Tag Archives | Sega

Happy Birthday, Sonic

He’s Avis to Mario’s Hertz. Or, if you prefer, Pepsi to Mario’s Coke. He’s Sega’s Sonic the Hedgehog, and he turns twenty on Thursday. And even if you know more about him than I do, you don’t know everything there is to know about him. But you’ll learn a lot by exploring Benj Edwards’ “Sonic the Hedgehog Oddities,” which covers two decades of Sonic sidelights: his strange Sonic adventures, his mysterious  work with Michael Jackson, his controversial contribution to the science of human genes, and much more.

View “Sonic the Hedgehog Oddities” slideshow

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Sonic the Hedgehog Oddities

Twenty years ago, Sega took a bold gamble in its bid to unseat Nintendo as king of the console realm. The company released Sonic the Hedgehog for the Sega Genesis on June 23rd, 1991, unleashing the company’s speedy mascot onto the world for the first time.

The iconic spiny mammal saved Sega’s console in its hour of need and spawned a massive franchise that spans dozens of releases for every Sega console (and plenty of non-Sega platforms since 1998). And whether we like it or not, Sonic started a trend of animal game characters with ‘tudes that continues to this day.

To celebrate the anniversary, I dove headfirst the annals of Sonic lore to pull out oddities for your entertainment.


Happy (Almost) 10th Birthday, Sega Dreamcast!

sega-dreamcastNext Wednesday will mark the Sega Dreamcast’s 10th birthday, having launched on September 9, 1999. Less than a year and a half later, Sega discontinued the console, facing competition from Sony’s Playstation 2, the looming threat of Microsoft’s Xbox and some friction within the company.

1UP editor Jeremy Parish is celebrating a little early with a retrospective. He does a good job of looking back on Sega the Console Maker, explaining why the Dreamcast was an important product — it had great games, mostly — and what led to its demise. But what really struck me while reading was how much the game console business has changed and solidified over the last 10 years.

Ever since Microsoft launched the Xbox in November 2001, we’ve been playing consoles from the same three manufacturers, with virtually no outside competition. That was unheard of in the 90s, which saw a handful of console makers come and go. The 3DO, Atari Jaguar, TurboGrafx-16 and Neo Geo all took a stab at the home console market, but either failed miserably or didn’t produce any progeny.

Sega was a different case because, as Parish points out, it had been around. Even before the Genesis fiercely competed with the Super Nintendo, there was the Sega Master System, and before the Dreamcast came the Sega Saturn. Sega’s exit from the console market was significant because it made room for Sony, Microsoft and Nintendo to dominate.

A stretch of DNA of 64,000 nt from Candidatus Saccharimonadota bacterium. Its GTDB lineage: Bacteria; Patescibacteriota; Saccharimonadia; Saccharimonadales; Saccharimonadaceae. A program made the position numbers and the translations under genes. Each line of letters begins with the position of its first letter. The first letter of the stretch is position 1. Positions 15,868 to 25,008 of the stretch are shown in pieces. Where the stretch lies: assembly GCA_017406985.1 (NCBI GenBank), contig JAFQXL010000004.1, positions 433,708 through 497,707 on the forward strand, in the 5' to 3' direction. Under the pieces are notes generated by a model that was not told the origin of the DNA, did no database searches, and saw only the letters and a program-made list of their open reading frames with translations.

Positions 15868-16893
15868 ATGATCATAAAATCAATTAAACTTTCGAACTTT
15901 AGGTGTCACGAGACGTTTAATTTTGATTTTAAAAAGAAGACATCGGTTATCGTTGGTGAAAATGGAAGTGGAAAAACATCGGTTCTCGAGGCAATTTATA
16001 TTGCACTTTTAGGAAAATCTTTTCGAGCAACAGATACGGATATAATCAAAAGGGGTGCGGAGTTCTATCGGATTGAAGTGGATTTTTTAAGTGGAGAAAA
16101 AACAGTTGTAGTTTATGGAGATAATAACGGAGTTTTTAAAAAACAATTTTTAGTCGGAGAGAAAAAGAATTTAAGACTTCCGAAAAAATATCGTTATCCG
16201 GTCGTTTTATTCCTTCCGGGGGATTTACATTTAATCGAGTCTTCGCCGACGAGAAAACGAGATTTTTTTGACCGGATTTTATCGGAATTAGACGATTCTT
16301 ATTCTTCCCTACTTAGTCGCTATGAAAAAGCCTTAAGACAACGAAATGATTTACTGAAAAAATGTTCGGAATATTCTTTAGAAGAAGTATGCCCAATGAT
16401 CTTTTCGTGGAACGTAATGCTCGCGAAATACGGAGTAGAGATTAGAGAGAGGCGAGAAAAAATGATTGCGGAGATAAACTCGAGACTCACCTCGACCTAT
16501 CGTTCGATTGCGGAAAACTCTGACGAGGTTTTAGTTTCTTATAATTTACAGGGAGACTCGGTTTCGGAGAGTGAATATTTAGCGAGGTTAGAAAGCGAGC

I don’t see any of those three manufacturers bowing out any time soon. If the Playstation 3, Xbox 360 and the Wii all stick to their goals of a 10-year life cycle, we’ll be looking at 15 years with the same three brands. The only competitors I see on the horizon are cloud gaming services such as OnLive and Gaikai.

That’s not a bad thing as long as everyone’s innovating. It just underscores how console gaming is no longer a wild and unpredictable industry. By dropping the Dreamcast, Sega made the transformation possible.


Fifteen Classic Game Console Design Mistakes

15 Classic Game Console Design Mistakes

Video game systems may be toys of a sort, but they’re also complicated machines. They require precision engineering, specialized hardware design, and careful industrial design to successfully achieve what seems like a simple goal: to play games on a television set. Throughout the history of home game consoles, each generation of machines has brought new opportunities to innovate. Along the way, companies have often slipped up and made mistakes that came back to haunt them later–some of which were so serious that they helped to destroy platforms and even entire corporations.

This list is by no means exhaustive, nor are all of these consoles bad overall (see The Worst Video Game Systems of All Time for that list). And though some of these problems keep popping up in one form or another–like the bad call of feeding power to the console via the RF switch shared by RCA’s Studio II and Atari’s 5200–other errors in judgments were unique to one console. Thank heavens for that.

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Classic Console Gaming Goes Portable

fcmobileIIWandering the backwaters at E3 can yield some surprising finds, like the Hyperkin booth. The company, which sells accessories for most current and older-generation console systems, was showing off its month-old FC Mobile II, a portable game system that accepts original, 8-bit Nintendo Entertainment System cartridges. The $60 package includes a light gun and two wireless controllers, and can be connected to a television or played portably using the built-in 2-inch LCD screen.
segahandheldBut 16-bit gamers don’t have to lament–starting this summer they’ll be able to play their favorite Sega Genesis or Master System cartridges on a unit Hyperkin plans to sell. The Sega model will also connect to a television or be playable on a tiny LCD, includes two built-in classic Sonic the Hedgehog games, and can play any other Genesis cartridges you find in dust-covered boxes in your closet or scrounge up at a garage sale.

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